Egypt: 11 Protesters Killed In Cairo By Unknown Assailants

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11 killed and 160 injured when unknown attackers storm anti-military protest in Cairo.
Was the Egyptian army behind the attack?

A gang of unidentified attackers stormed a sit-in protest early Wednesday morning in front of Egypt's Defense Ministry in Cairo killing an estimated 11 protesters and injuring about 160.

Egyptians gathered outside the ministry in Abbasiya Square for four days now to protest Egypt's military ruling body, the Supreme Council of the Armed Forces (SCAF).

Many are also protesting SCAF's recent disqualification of one of the front-running candidates in the Egyptian presidential race, Islamist Salafi leader Hazem Salah Abu-Ismail. He was shelved as a candidate on grounds that his mother had dual Egyptian-US citizenship -- a violation of eligibility rules set down in the interim constitution following the ousting of former dictator Hosni Mubarak last spring.

The violence was initiated by a group of attackers dressed in street clothes that stormed the square where the protest was gathered, carrying stones, cement-based bombs, firebombs and shotguns.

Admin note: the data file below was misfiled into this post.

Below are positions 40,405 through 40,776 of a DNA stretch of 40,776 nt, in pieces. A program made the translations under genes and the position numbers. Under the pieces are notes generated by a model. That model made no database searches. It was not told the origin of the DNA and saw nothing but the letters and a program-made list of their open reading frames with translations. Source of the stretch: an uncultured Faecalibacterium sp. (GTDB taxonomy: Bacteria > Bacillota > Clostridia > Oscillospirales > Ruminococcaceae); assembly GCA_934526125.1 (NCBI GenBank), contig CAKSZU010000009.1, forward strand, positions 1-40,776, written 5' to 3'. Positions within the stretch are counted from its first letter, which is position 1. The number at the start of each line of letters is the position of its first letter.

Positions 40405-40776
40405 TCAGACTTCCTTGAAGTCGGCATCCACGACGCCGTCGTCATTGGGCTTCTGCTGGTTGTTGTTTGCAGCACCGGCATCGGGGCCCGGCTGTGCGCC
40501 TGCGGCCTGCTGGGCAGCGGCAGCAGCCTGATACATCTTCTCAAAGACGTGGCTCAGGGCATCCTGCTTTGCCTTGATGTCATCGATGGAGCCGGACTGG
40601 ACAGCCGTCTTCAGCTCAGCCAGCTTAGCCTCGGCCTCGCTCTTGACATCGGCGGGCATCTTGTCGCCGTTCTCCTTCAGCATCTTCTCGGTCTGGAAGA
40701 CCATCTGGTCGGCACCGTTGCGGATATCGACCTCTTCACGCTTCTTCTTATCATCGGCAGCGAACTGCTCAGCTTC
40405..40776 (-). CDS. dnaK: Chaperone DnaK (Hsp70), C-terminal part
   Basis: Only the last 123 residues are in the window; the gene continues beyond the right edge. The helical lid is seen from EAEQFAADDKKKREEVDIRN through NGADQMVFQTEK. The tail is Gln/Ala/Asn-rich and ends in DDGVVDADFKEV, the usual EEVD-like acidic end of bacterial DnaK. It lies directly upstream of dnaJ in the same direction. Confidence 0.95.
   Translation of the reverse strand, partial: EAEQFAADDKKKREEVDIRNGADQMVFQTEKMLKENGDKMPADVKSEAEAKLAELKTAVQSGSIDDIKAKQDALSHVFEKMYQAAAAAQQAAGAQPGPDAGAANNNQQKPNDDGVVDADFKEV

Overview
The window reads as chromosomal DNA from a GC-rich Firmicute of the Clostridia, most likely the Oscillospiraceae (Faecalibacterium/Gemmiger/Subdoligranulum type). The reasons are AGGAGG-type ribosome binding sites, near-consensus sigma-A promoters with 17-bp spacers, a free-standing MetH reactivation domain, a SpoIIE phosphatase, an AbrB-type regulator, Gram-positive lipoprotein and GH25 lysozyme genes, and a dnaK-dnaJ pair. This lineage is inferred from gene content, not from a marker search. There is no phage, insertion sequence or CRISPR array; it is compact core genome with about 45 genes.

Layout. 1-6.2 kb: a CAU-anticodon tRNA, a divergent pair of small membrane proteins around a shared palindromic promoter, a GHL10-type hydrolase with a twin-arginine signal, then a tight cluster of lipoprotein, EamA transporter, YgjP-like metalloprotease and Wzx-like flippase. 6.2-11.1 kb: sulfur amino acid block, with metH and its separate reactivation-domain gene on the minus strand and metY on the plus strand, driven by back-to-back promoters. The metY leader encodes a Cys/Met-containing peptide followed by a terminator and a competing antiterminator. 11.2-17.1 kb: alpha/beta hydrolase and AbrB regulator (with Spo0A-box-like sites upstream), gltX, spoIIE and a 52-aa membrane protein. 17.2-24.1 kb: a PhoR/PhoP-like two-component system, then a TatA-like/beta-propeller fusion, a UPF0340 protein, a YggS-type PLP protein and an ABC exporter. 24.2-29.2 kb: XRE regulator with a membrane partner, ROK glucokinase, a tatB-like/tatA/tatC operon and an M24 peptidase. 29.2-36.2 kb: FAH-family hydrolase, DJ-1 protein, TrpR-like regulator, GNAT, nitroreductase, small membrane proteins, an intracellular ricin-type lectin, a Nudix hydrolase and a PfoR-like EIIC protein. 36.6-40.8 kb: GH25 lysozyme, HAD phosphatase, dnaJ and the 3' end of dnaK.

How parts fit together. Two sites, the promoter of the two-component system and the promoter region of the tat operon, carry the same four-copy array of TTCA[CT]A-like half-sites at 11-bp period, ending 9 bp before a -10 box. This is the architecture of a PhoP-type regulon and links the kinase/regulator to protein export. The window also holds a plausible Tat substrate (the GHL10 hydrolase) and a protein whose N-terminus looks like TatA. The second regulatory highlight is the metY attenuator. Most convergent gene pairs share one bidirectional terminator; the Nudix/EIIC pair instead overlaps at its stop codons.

The identity of the attackers and their affiliation remain unclear.

The army deployed troops to quell the clashes but not until six hours after the violence erupted. The military was also slow to intervene in a similar episode of violence in front of the ministry on Sunday that left one person dead.

This has caused many people to believe that the military was behind the attacks, or at the very least condoned them. 

As the BBC reported, the use of plainclothes thugs is a well-worn tactic by the authorities.

However, local military-backed news sources claim instead the attackers were local residents who were fed up with the disruption the sit-in was causing in their neighborhood. 

Two of the leading presidential candidates, Abdul Moneim Aboul Fotouh, an independent Islamist, and Mohammed Mursi, head of the Muslim Brotherhood's Freedom and Justice Party (FJP), have temporarily suspended their campaigns in light of the violence and in protest of the authorities' slow response. With the disqualification of Abu Ismail, the presidential contest has shifted focus largely to these two candidates.

Yet, as the first round of the election, set for May 23-24, draws near, tensions are rising. According to the BBC, this recent bout of violence against the protesters will most likely lead to retaliation and continued clashes in the coming days.

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